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What Should We Expect by Election Day?
11/03/2011 11:00 am EST
Now that Europe has taken steps to right itself, the US economy and stock market have a better chance of moving forward before America votes for its next president, says David Callaway of MarketWatch in this exclusive interview with MoneyShow.com.
All eyes are on the US economy to find out what’s going to happen next, and our guest today is David Callaway to talk about where he sees the economy going for the rest of 2011. So David, I’ll just ask you, where is it headed for the rest of 2011?
I think it’s getting a little better. A couple of months back, at the late end of summer, we were worried that we were heading into a new recession, a double-dip recession, but all of the recent economic indicators have pretty much turned around, and there’s been a string of good news.
It’s been kind of overshadowed by some of the uncertainty going on in Europe, but it is indeed happening. It will be interesting when we start to get some more jobs numbers and stuff like that. All the other indicators seem to be a little better.
Now that doesn’t mean we’re out of the woods and it’s good times again, but I think as we approach the end of the year we’re going to start to realize that there is a gradual economy starting to grow again and that is good for the market.
What about the housing market as it affects that? People say that we can not have a really true recovery without a recovery in the housing sector.
Well I believe that’s true, and we have yet to see any sort of meaningful recovery in the housing sector. The indicators we’re getting out of the housing sector are that it’s still bumping along on the bottom there but it’s not getting worse. That’s a good sign.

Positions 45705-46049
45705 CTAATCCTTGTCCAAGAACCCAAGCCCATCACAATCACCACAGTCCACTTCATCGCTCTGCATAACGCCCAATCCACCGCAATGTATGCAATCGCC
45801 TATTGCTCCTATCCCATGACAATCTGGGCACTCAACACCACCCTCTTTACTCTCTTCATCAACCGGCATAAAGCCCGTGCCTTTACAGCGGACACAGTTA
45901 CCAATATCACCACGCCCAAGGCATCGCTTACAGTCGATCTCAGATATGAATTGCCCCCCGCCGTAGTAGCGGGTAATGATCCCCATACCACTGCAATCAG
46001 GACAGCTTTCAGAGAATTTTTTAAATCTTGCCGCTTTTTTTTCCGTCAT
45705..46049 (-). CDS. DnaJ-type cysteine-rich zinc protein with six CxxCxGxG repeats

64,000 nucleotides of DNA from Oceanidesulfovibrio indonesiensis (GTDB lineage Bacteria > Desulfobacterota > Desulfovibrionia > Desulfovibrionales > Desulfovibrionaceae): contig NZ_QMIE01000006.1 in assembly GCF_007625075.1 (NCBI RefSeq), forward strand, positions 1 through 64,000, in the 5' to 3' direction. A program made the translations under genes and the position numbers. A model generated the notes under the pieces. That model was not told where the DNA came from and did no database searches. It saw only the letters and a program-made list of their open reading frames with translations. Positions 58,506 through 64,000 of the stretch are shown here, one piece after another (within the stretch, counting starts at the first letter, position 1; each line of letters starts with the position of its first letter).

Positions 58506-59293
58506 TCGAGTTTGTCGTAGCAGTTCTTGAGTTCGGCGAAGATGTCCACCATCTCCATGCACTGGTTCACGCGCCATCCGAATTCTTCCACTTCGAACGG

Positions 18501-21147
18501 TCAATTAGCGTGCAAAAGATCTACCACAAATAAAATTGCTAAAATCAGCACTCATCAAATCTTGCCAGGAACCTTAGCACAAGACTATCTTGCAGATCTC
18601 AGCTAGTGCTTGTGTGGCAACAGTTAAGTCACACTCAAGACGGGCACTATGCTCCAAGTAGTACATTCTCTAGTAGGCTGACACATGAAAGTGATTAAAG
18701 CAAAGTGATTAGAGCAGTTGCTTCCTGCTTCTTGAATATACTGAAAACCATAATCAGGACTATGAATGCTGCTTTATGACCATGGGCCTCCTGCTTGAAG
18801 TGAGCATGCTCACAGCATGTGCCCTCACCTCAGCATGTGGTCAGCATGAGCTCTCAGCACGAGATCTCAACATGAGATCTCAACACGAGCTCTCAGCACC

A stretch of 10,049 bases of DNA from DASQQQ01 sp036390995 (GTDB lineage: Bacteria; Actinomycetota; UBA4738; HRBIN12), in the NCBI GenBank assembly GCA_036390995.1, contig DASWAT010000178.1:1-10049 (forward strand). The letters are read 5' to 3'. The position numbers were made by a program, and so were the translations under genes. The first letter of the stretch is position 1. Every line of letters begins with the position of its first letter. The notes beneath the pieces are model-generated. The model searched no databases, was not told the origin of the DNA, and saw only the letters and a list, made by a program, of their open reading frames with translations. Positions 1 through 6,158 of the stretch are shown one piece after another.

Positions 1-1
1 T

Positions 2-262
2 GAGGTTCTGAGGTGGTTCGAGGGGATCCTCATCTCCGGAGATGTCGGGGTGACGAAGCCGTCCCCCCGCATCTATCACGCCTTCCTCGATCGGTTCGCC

If we continue to see some economic activity, we can generate some jobs that will then translate into growth in the housing sector. Now a really robust healthy housing sector is probably still years away, but if we can just have some sort of growth that will help rebuild confidence in a lot of people.
You mentioned jobs, because I think everybody thinks it’s obviously vitally important. Do you see areas where you see job growth starting or getting stronger?
Well, I think before we can really start to see meaningful job growth, we have to have some sort of recovery in the financial services sector. That’s where the Euro is really hitting our banks hard.
That’s the type of uncertainty that needs to be removed so that banks can start generating profits again. Then they can start lending again, and then we can start seeing some companies taking advantage of that to start creating jobs instead of hoarding money, which is what most of them have been doing. That’s really the catalyst.
I think that if we can get past the Euro situation and into at least some sort of holding pattern in Europe, we can start to focus again on job growth in the US. Again, it’s not going to be a major move—at this time next year, when we have the presidential election, I’d be surprised if unemployment is much below 9%—but I believe it will be below 9% and at least heading in the right direction.
You bring up a good point about the presidential election next year. That’s usually good, an election year, for the stock market. Do you see the stock market starting to take advantage of that?
Well, I think it will. That will be tied into the growth in the economy. The economy is not going to grow so much that President Obama is going to have smooth sailing during the election year, but it will be moving in the right direction.
The one wild card, really, are the protests, the stuff we’re seeing like Occupy Wall Street, the Tea Party. I think this election campaign is going to be more divisive than we’ve seen in a generation, and potentially violent. If that is the case, then there are some certain things to worry about in the market.
You mentioned Occupy Wall Street. Do you think they have a point? Wall Street seems to be the bad guy, but it could be a scapegoat. What are your thoughts there?
I think they do have a point. They’re not actually displaying it, because there are so many different things they want, but collectively what they want is to be recognized.
They believe that Wall Street and the government are in some sort of collusion, which I don’t necessarily agree with. But I believe we’ve built ourselves into a situation where Wall Street has been allowed to grow to a situation where it can cause a crisis which will affect all of us.
So I think they’ve got a point. They’re angry, they want to be recognized…that’s all they really want.
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